Aqeel ibn Abi Talib (Arabic: عَقِيل ٱبْن أَبِي طَالِب‎, ʿAqīl ibn ʾAbī Ṭālib) was a companion and first cousin of the Islamic prophet Muhammad. He was known by the kunyas Abu Aqeel[citation needed] and Abu Yazid.[1]

Early life

He was born c. 581 CE, the second son of Abu Talib and Fatimah bint Asad; hence he was a brother of Ali. He was said to be an expert in genealogy.[2]

He married Fatima bint Al-Walid from the Abdshams clan of the Quraysh.[3] He had seven sons: Muhammad, Muslim, Ja'far, Musa, Abdul Rahman, Abdullah and Abu Saeed; and a daughter, Ramla.[citation needed]

At Badr

After Muhammad departed from Mecca, Aqeel sold the houses of his Muslim relatives among the inhabitants of the city.[4]

He fought on the side of the polytheists at the Battle of Badr, where he was taken prisoner.[5] Muhammad is reported to have told his companions on the Day of Badr: "Indeed I am aware that men from Banu Hashim, and others also, have been brought out under compulsion with no wish to fight us. If any of you encounters one from Banu Hashim then do not kill him" [6] Umar said that he should be handed over to Ali to have his head cut off; but Muhammad approved of Abu Bakr's opinion that he should be released on ransom.[7] Since Aqeel had no money, he had to be redeemed by his uncle Abbas for 500 dinars or 40 ounces of gold.[8][9] When Muhammad told him that Abu Jahl had been killed, Aqeel conceded that nobody would now challenge Muhammad's authority: "Either people will be affected by your words, or you will dominate them by force."[10]

Conversion to Islam

Aqeel emigrated to Medina in mid-629, a year after Khaybar.[11] Aqeel and his children, due to their close relationship with Muhammad, were forbidden to receive anything from the alms tax.[12]

He fought in the Battle of Mu'tah.[11] It is said that soon after this, he fell ill and "was not mentioned at" the conquest of Mecca, the ambush at Hunayn or the siege of Ta'if.[13] However, an alternative tradition indicates that he did in fact fight at Hunayn. When his wife asked him what plunder he had brought back from this battle, he replied: "This needle. You can sew your garments with it," and he gave her his bloodstained sword. Later Muhammad ordered anyone who had taken anything from the plunder to return it. Aqeel told Fatima, "By Allah, I think your needle is gone!" and threw his sword into the plunder.[14]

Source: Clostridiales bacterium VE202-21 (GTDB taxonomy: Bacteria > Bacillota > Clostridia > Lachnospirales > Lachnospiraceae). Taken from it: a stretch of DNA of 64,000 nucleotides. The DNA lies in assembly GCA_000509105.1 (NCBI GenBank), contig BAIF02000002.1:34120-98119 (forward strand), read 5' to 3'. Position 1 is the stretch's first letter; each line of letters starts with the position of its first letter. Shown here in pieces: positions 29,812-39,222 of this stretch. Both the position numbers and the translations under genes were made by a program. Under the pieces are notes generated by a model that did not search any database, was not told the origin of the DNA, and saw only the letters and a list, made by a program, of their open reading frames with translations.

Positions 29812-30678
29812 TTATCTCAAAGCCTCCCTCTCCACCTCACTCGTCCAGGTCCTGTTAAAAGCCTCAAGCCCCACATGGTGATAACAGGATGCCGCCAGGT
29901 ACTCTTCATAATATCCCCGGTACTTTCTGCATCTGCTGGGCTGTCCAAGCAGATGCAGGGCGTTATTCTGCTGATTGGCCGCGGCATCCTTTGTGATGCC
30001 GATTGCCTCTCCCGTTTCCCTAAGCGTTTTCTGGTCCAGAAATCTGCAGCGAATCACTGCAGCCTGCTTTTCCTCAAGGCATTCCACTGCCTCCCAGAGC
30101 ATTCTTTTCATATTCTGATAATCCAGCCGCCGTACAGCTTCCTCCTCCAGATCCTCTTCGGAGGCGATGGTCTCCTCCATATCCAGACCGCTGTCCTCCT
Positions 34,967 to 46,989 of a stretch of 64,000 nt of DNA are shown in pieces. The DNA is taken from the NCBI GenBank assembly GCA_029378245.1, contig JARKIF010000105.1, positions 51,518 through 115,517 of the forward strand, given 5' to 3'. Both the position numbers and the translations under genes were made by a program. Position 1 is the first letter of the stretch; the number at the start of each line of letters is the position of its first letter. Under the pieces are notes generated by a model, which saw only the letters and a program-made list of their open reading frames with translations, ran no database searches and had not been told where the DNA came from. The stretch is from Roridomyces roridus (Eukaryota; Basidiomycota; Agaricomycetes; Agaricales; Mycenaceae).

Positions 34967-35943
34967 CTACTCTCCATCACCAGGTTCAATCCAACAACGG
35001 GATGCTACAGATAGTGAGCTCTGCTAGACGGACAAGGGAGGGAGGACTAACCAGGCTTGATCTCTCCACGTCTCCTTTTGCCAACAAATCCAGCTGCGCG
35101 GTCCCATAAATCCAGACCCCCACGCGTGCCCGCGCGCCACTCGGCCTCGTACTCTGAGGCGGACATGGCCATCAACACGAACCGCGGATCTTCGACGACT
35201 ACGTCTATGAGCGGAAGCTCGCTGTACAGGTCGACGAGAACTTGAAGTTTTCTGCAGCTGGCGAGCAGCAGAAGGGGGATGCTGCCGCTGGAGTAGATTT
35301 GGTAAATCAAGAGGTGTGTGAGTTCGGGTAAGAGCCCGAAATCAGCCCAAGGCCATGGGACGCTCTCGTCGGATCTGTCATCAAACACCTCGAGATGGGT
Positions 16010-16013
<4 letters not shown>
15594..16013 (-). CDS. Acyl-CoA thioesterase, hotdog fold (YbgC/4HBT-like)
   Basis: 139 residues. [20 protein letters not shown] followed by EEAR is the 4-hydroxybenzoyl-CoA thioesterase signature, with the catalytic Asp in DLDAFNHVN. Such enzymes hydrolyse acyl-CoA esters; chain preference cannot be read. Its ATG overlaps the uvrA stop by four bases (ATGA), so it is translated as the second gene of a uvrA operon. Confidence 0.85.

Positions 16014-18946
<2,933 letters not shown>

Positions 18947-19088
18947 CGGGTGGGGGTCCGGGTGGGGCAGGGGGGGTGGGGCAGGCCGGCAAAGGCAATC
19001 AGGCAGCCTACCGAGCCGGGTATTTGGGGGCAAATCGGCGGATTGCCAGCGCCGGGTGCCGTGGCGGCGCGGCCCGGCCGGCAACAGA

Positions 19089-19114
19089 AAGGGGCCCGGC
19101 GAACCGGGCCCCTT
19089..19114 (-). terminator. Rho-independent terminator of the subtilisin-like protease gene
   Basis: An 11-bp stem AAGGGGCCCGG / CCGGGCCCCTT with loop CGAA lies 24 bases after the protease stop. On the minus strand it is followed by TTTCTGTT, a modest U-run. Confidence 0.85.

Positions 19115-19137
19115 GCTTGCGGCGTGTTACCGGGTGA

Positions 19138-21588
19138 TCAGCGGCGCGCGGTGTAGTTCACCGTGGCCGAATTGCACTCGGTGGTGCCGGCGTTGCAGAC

After Muhammad

Later Aqeel married a woman from the Jusham clan. When he was wished the traditional Arab wedding congratulation, "May you live in harmony and have many sons," he responded, "Say rather what Allah's Messenger said: 'May Allah bless you and bestow blessings upon you.'"[15][16]

Aqeel donated a carpet to the mosque in Medina. On Fridays it was spread out up the west wall. When the shadow of the wall covered the whole carpet, Umar knew it was time to come out for the midday prayer.[17]

Aqeel was the fourth husband of Fatima, a sister of Hind bint Utbah. She was a wealthy woman who paid Aqeel to manage her property as Aqeel was a wealthy and successful merchant. she often asked him about her father and uncle,[18] who had been killed by the Muslim army.[19] Aqeel once told her that they were in Hell, and their quarrel was so severe that Uthman assigned Muawiyah and Abd Allah ibn Abbas to mediate between them.[20]

Aqeel was the man who found Umm ul-Banin to marry Ali.[citation needed]

In old age he became blind. He died in the caliphate of Muawiyah I,[21] at the age of 96.[citation needed]


Descendants of Aqeel are numerous and spread out across Yemen, parts of Oman and Somalia. One of them is Samaale, who is considered to be the oldest common forefather of several major Somali clan.The shrine of Imam Saad bin Aqil' who is a descendant is located in Tal Afar, Iraq.

See also


  1. ^ Muhammad ibn Saad. Kitab al-Tabaqat al-Kabir. Translated by Haq, S. M. (1967). Ibn Sa'd's Kitab al-Tabaqat al-Kabir, Volume I Parts I & II, p. 135. Delhi: Kitab Bhavan.
  2. ^ Ibn Saad/Haq p. 135.
  3. ^ Muhammad ibn Umar al-Waqidi. Kitab al-Maghazi. Translated by Faizer, R. (2011). The Life of Muhammad, p. 450. London & New York: Routledge.
  4. ^ Waqidi/Faizer p. 408.
  5. ^ Muhammad ibn Ishaq. Sirat Rasul Allah. Translated by Guillaume, A. (1955). The Life of Muhammad, p. 338. Oxford: Oxford University Press.
  6. ^ ibn Hisham, "Sirat ibn Hisham", vol.2, p. 271. Beirut: Dar al-Kitab al-Arabi (1990)
  7. ^ Muslim 19:4360.
  8. ^ Ibn Ishaq/Guillaume pp. 312-313.
  9. ^ Muhammad ibn Jarir al-Tabari. Tarikh al-Rusul wa'l-Muluk. Translated by Landau-Tasseron, E. (1998). Volume 39: Biographies of the Prophet's Companions and Their Successors, p. 60. Albany: State University of New York Press.
  10. ^ Tabari/Landau-Tasseron p. 60.
  11. ^ a b Tabari/Landau Tasseron p. 60.
  12. ^ Muslim 31:5920.
  13. ^ Tabari/Landau Tasseron pp. 60-61.
  14. ^ Waqidi/Faizer p. 450.
  15. ^ Nasa'i 4:26:3373.
  16. ^ Ibn Maja 3:9:1906.
  17. ^ Malik ibn Anas. Al-Muwatta 1:13.
  18. ^ Muhammad ibn Saad. Kitab al-Tabaqat al-Kabir vol. 8. Translated by Bewley, A. (1995). The Women of Madina, p. 168. London: Ta-Ha Publishers.
  19. ^ Ibn Ishaq/Guillaume p. 337.
  20. ^ Ibn Saad/Bewley p. 168.
  21. ^ Tabari/Landau Tasseron p. 61.

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